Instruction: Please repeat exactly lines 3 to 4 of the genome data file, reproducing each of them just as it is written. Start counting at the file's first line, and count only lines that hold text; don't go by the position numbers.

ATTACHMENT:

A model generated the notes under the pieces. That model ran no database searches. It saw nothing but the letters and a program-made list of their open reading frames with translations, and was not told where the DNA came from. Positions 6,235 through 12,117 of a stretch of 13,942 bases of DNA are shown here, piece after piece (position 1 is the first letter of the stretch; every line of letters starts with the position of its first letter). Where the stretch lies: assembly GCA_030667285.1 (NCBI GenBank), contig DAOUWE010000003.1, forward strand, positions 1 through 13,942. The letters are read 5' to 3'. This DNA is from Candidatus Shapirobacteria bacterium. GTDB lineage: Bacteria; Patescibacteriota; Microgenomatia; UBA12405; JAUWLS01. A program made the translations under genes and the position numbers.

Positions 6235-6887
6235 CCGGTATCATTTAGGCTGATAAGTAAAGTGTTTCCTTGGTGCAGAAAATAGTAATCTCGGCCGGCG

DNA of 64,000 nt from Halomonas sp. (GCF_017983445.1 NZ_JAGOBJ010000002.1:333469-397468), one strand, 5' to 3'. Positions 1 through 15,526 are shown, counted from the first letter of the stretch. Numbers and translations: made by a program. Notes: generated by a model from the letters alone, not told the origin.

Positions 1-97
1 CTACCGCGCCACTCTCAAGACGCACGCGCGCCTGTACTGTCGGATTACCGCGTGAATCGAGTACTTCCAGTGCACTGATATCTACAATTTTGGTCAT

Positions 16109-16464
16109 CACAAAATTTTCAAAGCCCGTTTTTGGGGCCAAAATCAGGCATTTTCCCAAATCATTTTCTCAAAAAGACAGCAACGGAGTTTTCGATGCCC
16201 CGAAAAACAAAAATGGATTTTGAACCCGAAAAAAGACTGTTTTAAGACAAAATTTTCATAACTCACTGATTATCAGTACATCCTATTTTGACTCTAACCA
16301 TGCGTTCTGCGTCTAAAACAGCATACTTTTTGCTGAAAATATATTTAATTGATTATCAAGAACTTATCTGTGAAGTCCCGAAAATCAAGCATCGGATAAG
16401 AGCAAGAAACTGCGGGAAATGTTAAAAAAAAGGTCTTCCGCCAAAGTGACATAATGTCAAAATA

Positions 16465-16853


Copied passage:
6235 CCGGTATCATTTAGGCTGATAAGTAAAGTGTTTCCTTGGTGCAGAAAATAGTAATCTCGGCCGGCG

DNA of 64,000 nt from Halomonas sp. (GCF_017983445.1 NZ_JAGOBJ010000002.1:333469-397468), one strand, 5' to 3'. Positions 1 through 15,526 are shown, counted from the first letter of the stretch. Numbers and translations: made by a program. Notes: generated by a model from the letters alone, not told the origin.